Three private equity groups are expected to submit bids for the semiconductor division of Philips Electronics. While Philips had talked of a second-half IPO for the unit, the readiness of private equity groups to offer cash in a quick sale is a far more attractive proposition for the conglomerate than the uncertainties of a public offer in a difficulty equity market.
Philips’ semiconductor unit is expected to receive bids from three private equity groups.
Leaks to the Wall Street Journal and the Financial Times suggest that bids for the unit, which is likely to be the largest buyout of its kind this year, may go as high as $10 billion. Philips has chosen a good time to for a sale as the traditionally cyclical chip unit is on an upswing. Its second-quarter figures showed the unit’s earnings before interest and depreciation rose from E27 million ($33.8 million) to E120 million ($150.3 million) on sales up 12% at E1.2 billion ($1.5 billion).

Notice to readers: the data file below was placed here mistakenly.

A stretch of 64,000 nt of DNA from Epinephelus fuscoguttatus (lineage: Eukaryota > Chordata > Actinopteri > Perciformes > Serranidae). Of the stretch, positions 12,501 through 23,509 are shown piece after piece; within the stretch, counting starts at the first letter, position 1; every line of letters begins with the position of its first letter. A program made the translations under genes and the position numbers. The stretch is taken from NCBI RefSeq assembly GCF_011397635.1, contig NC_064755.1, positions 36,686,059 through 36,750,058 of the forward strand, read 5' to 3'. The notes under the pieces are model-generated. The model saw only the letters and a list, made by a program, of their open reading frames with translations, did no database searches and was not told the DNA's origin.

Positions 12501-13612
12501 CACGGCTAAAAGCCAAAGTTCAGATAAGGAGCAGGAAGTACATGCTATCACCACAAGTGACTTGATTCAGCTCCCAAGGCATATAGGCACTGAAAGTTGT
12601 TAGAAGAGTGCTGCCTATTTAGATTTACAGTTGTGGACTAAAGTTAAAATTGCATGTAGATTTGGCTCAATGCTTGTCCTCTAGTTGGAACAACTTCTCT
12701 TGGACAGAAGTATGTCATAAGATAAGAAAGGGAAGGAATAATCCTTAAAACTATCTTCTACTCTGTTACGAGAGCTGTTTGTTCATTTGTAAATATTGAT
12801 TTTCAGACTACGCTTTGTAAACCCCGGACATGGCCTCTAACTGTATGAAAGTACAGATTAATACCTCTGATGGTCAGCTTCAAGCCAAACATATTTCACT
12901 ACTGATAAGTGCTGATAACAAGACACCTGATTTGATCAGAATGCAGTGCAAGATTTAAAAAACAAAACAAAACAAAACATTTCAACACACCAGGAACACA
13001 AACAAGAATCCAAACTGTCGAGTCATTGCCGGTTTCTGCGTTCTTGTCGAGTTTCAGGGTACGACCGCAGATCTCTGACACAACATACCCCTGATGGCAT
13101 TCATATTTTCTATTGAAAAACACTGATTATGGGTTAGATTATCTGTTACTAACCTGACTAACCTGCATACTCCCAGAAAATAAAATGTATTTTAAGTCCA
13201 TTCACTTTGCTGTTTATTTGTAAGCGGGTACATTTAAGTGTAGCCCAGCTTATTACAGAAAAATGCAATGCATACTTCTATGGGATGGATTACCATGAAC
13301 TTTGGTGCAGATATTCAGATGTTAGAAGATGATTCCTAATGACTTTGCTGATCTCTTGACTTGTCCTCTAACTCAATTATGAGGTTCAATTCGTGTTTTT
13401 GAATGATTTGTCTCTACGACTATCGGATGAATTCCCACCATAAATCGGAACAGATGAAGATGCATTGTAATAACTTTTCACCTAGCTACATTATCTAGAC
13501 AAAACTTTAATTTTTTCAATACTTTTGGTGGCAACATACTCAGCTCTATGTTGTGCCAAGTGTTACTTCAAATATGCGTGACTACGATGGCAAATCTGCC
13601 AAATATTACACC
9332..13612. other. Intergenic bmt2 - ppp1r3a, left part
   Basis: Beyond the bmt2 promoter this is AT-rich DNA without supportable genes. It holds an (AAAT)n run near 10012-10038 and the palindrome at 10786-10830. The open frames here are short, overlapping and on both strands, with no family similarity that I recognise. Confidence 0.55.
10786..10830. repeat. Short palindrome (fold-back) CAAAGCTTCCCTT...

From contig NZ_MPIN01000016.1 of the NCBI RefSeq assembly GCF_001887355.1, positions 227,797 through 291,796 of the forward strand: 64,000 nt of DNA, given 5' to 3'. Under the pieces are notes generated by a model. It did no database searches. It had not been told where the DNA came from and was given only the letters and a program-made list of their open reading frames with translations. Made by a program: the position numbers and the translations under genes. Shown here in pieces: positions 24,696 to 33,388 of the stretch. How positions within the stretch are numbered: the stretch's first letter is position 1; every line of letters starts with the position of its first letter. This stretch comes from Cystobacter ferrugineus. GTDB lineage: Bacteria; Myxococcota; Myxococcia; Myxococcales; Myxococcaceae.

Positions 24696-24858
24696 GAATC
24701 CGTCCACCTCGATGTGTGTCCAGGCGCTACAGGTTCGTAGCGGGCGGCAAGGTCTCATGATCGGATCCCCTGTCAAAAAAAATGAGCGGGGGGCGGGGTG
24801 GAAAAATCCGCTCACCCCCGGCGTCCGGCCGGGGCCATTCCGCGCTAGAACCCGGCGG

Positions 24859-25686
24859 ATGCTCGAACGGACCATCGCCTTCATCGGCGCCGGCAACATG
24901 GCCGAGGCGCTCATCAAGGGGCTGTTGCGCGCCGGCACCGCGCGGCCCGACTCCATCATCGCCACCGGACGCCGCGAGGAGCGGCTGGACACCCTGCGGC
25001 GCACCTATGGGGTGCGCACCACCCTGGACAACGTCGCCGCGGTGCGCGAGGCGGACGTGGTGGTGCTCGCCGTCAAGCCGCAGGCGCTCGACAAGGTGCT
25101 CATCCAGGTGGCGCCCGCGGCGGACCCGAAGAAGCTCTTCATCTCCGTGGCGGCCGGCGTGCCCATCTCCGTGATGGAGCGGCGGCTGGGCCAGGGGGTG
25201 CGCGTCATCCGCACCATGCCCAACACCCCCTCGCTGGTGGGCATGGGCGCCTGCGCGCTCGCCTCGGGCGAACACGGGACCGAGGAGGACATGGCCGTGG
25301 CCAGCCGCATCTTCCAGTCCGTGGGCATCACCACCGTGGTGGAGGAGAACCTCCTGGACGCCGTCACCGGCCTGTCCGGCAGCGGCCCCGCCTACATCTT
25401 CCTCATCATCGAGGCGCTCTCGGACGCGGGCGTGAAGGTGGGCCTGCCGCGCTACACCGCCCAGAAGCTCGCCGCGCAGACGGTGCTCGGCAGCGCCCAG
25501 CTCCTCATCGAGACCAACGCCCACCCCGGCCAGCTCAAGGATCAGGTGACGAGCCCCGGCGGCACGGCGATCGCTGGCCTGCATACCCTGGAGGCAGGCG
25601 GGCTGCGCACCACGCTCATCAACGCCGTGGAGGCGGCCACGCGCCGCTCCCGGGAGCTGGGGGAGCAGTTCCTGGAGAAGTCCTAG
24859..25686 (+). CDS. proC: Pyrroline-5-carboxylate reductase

The three groups expected to make bids are: Bain Capital, Francisco Partners, and Apax Partners; Blackstone, Permira and Texas Pacific Group; and a consortium including Kohlberg Kravis Roberts and Silver Lake Partners. The latter group has particular experience in the sector as it bought the semiconductors unit of Agilent Technologies for $2.66 billion in 2005.
Traditionally, private equity groups have been suspicious of each other, but with large prizes up for grabs and cheap money readily available they have shown an increasing willingness to band together. In 2005, a consortium of private equity groups took SunGard Data Systems private for $11.3 billion.
What is surprising is that, in a fragmented chip business, none of the other players have made an approach. According to the rankings compiled by analysts at iSuppli, Philips is the eighth largest chipmaker with a 2.4% market share, among many others with a similar lowly ranking. iSuppli noted the difference between Philips Semiconductor’s market share and 12th place Hynix Semiconductor’s market share was estimated to be only 0.11 of a percentage point in 2005.
Only the big three: Intel, Samsung Electronics, and Texas Instruments, can boast market share of more than 4% and it seems that none of the smaller companies have the ambition to close the gap by buying Philips’ chip business.